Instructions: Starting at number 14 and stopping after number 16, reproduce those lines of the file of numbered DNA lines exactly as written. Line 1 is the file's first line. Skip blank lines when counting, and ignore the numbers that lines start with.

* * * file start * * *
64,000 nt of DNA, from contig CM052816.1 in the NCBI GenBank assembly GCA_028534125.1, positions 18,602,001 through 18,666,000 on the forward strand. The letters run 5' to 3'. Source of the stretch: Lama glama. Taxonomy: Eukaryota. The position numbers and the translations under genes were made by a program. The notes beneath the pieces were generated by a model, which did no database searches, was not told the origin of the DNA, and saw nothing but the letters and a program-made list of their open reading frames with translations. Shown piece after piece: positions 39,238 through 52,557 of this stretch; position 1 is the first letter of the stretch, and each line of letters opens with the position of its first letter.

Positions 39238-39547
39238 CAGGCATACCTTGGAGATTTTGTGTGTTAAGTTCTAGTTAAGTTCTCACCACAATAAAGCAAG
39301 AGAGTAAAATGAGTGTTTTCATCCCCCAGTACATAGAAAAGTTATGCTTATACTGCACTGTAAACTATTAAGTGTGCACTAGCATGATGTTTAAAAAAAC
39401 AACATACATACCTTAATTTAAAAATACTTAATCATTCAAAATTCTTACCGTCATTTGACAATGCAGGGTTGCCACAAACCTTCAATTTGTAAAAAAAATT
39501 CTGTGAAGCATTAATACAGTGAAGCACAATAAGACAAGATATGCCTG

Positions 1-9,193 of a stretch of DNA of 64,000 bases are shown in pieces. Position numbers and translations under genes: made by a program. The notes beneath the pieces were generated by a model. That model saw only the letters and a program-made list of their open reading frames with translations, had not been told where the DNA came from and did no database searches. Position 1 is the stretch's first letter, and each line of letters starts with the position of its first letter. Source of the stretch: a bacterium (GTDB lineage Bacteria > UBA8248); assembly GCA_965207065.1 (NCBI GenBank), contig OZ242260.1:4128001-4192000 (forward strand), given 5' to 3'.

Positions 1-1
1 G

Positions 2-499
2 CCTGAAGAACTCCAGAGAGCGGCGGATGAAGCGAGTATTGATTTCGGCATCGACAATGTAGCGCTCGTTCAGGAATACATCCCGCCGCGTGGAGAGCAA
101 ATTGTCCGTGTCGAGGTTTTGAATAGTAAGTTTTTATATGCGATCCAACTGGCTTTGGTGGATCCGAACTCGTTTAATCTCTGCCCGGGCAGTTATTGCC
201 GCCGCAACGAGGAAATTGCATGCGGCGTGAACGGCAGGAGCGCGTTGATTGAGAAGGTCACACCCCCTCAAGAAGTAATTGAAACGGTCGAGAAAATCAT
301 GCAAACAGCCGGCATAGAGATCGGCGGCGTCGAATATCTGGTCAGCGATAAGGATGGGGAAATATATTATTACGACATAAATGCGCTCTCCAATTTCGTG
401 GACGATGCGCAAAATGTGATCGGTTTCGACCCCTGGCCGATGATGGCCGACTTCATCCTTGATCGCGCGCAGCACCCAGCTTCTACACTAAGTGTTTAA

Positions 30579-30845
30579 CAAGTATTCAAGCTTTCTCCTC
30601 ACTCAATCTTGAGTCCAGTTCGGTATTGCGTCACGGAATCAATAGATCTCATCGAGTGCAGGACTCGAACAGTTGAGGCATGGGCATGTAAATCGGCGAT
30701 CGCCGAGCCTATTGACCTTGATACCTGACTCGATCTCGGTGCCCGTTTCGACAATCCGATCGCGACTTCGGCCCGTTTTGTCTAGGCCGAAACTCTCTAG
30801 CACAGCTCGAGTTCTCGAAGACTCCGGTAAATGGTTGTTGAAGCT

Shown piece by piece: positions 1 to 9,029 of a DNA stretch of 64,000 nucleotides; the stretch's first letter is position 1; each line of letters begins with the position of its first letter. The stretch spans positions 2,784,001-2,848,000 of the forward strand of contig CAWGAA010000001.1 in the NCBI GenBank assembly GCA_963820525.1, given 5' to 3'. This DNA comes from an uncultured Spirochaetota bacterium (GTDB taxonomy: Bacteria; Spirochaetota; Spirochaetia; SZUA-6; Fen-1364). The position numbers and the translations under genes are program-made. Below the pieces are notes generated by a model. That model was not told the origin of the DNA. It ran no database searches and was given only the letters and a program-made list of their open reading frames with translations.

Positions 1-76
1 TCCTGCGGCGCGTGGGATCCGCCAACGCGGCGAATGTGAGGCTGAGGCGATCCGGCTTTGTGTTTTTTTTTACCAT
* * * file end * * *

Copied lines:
301 GCAAACAGCCGGCATAGAGATCGGCGGCGTCGAATATCTGGTCAGCGATAAGGATGGGGAAATATATTATTACGACATAAATGCGCTCTCCAATTTCGTG
401 GACGATGCGCAAAATGTGATCGGTTTCGACCCCTGGCCGATGATGGCCGACTTCATCCTTGATCGCGCGCAGCACCCAGCTTCTACACTAAGTGTTTAA

Positions 30579-30845